I am a Ph.D. student working at the Donders Institute on the mechanisms behind children's curiosity and learning and their relationship with their cognitive development.
I am fascinated by how children learn from all the regularities and information available in their daily environments. My Master's research project focused on how children with and without developmental dyslexia use repetition during listening to improve their later speech perception. I am also very interested in studying how infants and children with cognitive developmental disorders (Autism, Down syndrome, Dyslexia) might explore their environments in different ways and thus apply different strategies to learn.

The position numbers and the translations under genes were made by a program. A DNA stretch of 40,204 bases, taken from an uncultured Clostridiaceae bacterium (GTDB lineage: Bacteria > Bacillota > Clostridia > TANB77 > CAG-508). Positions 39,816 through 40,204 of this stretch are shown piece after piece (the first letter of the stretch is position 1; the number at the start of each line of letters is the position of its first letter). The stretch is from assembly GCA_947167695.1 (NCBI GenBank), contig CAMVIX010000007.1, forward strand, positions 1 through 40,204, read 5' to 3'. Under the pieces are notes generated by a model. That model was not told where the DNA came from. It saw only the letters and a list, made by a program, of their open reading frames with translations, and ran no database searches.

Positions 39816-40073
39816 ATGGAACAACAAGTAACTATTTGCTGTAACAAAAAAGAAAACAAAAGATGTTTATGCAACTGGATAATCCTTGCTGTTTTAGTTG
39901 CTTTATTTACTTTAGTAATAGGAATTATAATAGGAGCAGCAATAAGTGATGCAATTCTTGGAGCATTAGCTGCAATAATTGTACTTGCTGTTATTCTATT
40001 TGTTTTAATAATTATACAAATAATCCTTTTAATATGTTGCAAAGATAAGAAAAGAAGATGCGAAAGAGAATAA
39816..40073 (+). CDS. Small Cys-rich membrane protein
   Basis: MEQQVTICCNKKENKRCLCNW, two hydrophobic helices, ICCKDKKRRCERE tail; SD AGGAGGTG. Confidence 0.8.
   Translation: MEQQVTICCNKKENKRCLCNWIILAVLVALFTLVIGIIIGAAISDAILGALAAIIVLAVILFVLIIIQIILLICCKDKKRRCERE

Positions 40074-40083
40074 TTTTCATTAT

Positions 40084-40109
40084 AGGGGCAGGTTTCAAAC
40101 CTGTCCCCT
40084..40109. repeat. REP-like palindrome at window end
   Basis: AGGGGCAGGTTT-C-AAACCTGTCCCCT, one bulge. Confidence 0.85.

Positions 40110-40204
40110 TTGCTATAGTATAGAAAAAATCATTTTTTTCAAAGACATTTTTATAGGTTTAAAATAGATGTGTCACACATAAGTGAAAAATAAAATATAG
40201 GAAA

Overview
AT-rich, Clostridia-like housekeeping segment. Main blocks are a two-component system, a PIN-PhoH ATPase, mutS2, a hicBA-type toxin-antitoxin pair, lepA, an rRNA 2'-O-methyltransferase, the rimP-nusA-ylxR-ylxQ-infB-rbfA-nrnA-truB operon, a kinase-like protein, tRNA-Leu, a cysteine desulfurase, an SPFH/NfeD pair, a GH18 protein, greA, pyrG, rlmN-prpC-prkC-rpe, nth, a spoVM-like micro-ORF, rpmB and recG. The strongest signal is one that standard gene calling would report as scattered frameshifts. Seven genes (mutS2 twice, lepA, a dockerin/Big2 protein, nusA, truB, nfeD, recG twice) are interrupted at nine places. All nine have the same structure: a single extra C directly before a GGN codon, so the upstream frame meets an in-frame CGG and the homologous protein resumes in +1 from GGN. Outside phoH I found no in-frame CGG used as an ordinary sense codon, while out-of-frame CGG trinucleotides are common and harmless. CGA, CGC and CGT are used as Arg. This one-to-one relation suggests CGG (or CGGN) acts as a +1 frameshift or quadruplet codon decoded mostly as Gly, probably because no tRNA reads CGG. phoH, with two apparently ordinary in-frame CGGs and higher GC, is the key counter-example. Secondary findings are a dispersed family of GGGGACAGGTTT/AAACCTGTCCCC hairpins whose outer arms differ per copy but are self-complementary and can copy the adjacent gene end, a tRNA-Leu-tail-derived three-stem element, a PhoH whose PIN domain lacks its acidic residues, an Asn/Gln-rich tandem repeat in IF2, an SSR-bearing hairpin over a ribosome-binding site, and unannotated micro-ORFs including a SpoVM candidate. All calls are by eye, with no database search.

For my Ph.D., I will work on a project that aims to find what makes infants and children curious and how curiosity develops across age, what aspects of the environment drive children's exploration and how does curiosity manifest and drive learning in children with developmental disorders (i.e., Autism).
Ramos-Sanchez, J., & Arias-Trejo, N. (2018, February). Lexical Phonological Networks in Children with Down Syndrome: An Initial Syllable Similarity Priming Task with an Eye-Tracking Method. In Proceedings of the Annual Meetings on Phonology (Vol. 5).